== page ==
As the current decade draws to a close, relatively few Americans have positive things to say about it. But major technological and communications advances are viewed in an overwhelmingly positive light.
As has been the case since October, roughly half the country approves of President Obama's job. The nation is also divided on Afghanistan and health care. One rare point of agreement, though, is that the economy remains poor.
Faith-based initiatives remain popular eight years after President Bush unveiled his plan, but church-state concerns remain and not all religions garner high support for receiving funds. Also, 9% of Americans say they recently have turned to religious groups to help make ends meet.
Americans are famous both for being weight conscious, and at the same time unable to come to terms successfully with their bloated waistlines. The same paradox has applied to how the public looks at budget deficits for a very long time.
The mood of America is glum. Most are dissatisfied with the state of the nation, economic conditions, personal finances and an increasing number say the war in Afghanistan is not going well. Still, a majority continues to approve of Obama's job as president.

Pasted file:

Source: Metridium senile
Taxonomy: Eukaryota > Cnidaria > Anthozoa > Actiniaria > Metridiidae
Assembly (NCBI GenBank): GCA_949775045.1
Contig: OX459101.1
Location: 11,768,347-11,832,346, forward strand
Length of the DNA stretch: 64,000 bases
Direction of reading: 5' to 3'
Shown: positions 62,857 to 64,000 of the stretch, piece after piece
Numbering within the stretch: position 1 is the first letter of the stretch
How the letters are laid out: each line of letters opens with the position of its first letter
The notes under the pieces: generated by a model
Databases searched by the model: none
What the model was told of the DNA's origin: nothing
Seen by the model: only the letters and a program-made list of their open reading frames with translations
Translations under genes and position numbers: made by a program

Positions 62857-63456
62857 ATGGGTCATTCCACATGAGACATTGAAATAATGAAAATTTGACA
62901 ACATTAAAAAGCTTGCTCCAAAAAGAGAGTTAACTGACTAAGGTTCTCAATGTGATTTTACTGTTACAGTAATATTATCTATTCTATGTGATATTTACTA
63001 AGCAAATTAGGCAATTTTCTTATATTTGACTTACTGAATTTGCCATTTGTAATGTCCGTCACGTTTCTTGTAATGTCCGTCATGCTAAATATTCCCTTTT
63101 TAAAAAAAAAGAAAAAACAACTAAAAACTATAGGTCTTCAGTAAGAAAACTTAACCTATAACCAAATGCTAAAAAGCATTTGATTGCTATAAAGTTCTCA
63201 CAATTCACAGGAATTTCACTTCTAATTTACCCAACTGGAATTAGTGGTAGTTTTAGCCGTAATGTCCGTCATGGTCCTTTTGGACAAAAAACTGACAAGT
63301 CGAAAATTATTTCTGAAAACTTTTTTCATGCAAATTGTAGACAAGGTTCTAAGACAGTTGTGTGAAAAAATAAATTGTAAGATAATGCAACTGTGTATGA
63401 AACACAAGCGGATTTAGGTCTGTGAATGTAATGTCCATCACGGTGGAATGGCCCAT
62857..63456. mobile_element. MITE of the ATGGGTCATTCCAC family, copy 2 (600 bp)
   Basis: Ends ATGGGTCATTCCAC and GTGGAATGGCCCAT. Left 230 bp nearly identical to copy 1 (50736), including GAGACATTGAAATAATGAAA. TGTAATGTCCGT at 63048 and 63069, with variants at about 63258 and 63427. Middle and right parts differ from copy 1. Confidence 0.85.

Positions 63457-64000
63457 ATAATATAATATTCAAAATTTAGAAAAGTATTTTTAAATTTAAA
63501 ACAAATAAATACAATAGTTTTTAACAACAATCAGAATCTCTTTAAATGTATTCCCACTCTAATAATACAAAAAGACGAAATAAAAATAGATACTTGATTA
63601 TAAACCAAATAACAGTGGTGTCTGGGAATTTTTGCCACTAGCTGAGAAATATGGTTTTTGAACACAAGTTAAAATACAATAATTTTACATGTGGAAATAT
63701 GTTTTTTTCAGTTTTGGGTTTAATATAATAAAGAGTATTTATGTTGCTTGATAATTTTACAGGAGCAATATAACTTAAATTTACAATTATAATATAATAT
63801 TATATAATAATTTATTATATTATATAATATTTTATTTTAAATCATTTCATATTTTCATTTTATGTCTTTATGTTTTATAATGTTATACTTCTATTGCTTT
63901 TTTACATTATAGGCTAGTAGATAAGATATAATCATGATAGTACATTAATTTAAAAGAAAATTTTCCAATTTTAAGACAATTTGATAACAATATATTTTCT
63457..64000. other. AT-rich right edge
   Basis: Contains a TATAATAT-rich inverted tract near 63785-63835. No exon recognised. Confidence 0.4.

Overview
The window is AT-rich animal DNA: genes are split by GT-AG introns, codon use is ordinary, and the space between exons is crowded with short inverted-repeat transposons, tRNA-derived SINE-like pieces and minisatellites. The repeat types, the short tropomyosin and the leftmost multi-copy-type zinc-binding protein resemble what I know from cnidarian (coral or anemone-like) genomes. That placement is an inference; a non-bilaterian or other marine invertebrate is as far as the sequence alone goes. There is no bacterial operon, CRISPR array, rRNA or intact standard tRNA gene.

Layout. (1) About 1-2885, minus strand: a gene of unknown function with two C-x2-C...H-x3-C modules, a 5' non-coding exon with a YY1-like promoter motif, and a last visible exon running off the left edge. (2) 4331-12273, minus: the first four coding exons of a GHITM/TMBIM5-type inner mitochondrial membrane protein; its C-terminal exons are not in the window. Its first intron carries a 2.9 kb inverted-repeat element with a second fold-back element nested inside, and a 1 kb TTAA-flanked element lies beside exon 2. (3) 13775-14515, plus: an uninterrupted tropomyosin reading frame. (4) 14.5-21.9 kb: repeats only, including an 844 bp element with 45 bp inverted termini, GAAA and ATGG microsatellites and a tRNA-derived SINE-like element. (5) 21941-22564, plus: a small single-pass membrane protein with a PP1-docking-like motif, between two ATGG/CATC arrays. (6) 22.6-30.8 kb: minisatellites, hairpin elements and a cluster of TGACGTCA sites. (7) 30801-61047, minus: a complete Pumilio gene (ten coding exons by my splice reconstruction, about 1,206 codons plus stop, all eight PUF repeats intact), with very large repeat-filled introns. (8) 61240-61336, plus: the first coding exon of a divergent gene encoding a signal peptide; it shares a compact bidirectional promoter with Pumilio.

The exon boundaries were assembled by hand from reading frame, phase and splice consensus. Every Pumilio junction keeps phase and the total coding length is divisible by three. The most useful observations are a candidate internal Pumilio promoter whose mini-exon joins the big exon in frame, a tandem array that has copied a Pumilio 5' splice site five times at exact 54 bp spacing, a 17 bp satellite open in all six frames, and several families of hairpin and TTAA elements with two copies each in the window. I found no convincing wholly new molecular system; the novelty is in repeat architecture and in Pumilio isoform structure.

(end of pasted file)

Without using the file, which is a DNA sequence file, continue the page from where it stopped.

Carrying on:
Most Americans remain optimistic that Barack Obama’s policies will help the economy, but see no clear signs of recovery yet; many key provisions of health care reform remain popular but support for the overall package has slipped.
Much of the opposition to health care reform today is being fueled by anti-government sentiment that did not exist during the mid-1960's.
While Obama adopted much of the program put into place by Bush, it has generated little of the contentious press coverage sparked by his predecessor's effort.
Support for Obama's job performance -- as well as his handling of health care, the economy and deficit--has fallen, but most remain confident his policies will be positive in the long term. The public supports many of his health care goals but opposes many proposals being debated in Congress.
A new survey of scientists and the public finds large majorities holding positive views of science. But scientists are concerned about Americans' ignorance of scientific findings and large differences exist between the two groups' views on evolution and global warming. Still, overwhelming percentages in both groups think that government investments in science and technology pay off in the long run.